My favorite part of the story was actually the most annoying. I’d just finished my first draft of the book and was feeling incredibly pleased with myself. One evening I was driving home down the M1 after finishing work. It was dark and lashing down with rain so the conditions were pretty horrible.  Peter one of my characters, appeared in my head and sitting beside him was a cute looking dog that I’d never seen before. So I asked (mentally. . not out loud because that would have been plain weird), ‘where on earth did that dog come from?’ at which point Peter replied that he’d always been there. I’d just never seen him.

So, I continued my drive home feeling a little bit grumpy that I was going to have to rewrite part of the book to include a dog. Then the weirdest thing happened; when I read back through the draft copy there were holes in the story that Flash Gordon, the dog, fitted into perfectly. So he really had been there all along, I just hadn’t noticed that he was missing. He was my favourite character to write; but then who wouldn’t love writing about a dog that likes to wear dress up and is named after one of the greatest action hero’s ever? Now I can’t imagine the story without him.

     6.)   What should we expect from the next book in the trilogy?

In the next book we return to find that MaryAnn is living on the Outside. At the end of Book 1 she was left with a decision to make, and in Book 2 we explore this a little bit further. We’re also introduced to a new character, Charlotte Swift, who’s 13 and has lived on the Outside her whole life. Part of the book is written from her POV which was interesting, as by this point I’d grown used to having MaryAnn’s voice in my head and Charlotte is a very different character to write.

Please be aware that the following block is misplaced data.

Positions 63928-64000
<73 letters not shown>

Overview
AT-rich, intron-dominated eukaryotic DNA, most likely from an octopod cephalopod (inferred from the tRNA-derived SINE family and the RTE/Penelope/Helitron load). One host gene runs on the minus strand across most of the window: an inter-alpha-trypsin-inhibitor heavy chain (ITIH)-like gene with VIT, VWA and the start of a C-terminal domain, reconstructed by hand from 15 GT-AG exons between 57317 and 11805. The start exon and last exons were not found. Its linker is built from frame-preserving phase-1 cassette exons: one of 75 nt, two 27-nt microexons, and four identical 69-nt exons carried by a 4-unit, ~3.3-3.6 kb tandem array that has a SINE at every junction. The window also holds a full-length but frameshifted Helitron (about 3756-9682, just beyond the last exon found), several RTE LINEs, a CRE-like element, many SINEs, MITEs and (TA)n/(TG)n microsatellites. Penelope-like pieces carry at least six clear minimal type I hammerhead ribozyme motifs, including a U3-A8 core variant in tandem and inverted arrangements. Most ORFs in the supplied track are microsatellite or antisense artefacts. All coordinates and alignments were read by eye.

In brief, Book 2 features a road trip, (I love, love, love road trips: snack foods, good tunes, appalling map reading . . .its the best adventure in the world,) more doggy dress up, even more caves and secret hideouts, a scary re-education centre and much much more.

     7.)  What advice do you have for aspiring authors? 

You mention aspiring authors here, rather than writers, so I’m going to focus on people who want to get published rather than people who write for fun.  Potential authors need to be aware that the road to becoming a traditionally published author can be long and extremely challenging. Once you start to venture down this career path you realize how much competition there is and how many great books there are.

It’s really important that when you approach a publisher that you make sure you present the best work you possibly can. The world of publishing is changing rapidly, there are lots of small independent publishers out there and they operate on very small profit margins. Often they can only afford a small team of staff. This means they have limited time to shape and rework your book. Think of your book like a CV. You wouldn’t send a poorly written, badly formatted CV when applying for your dream job, so why would you send a roughly written draft of your book? It’s a bit like X Factor, when you stride across that stage the judges are looking for someone with the full package: looks, personality and a good voice . . . so make sure your book has all of these.




   You can also follow her on her Social Networks
  Twitter: @jkiplingauthor

  If you don't have the ebook and paperback already here are some buy links where you can purchase the book

Link to eBook: http://amzn.to/15Yb3NZ

Link to Paperback: http://amzn.to/

Click on the link to enter the giveaway of a signed copy of Blinded by the Light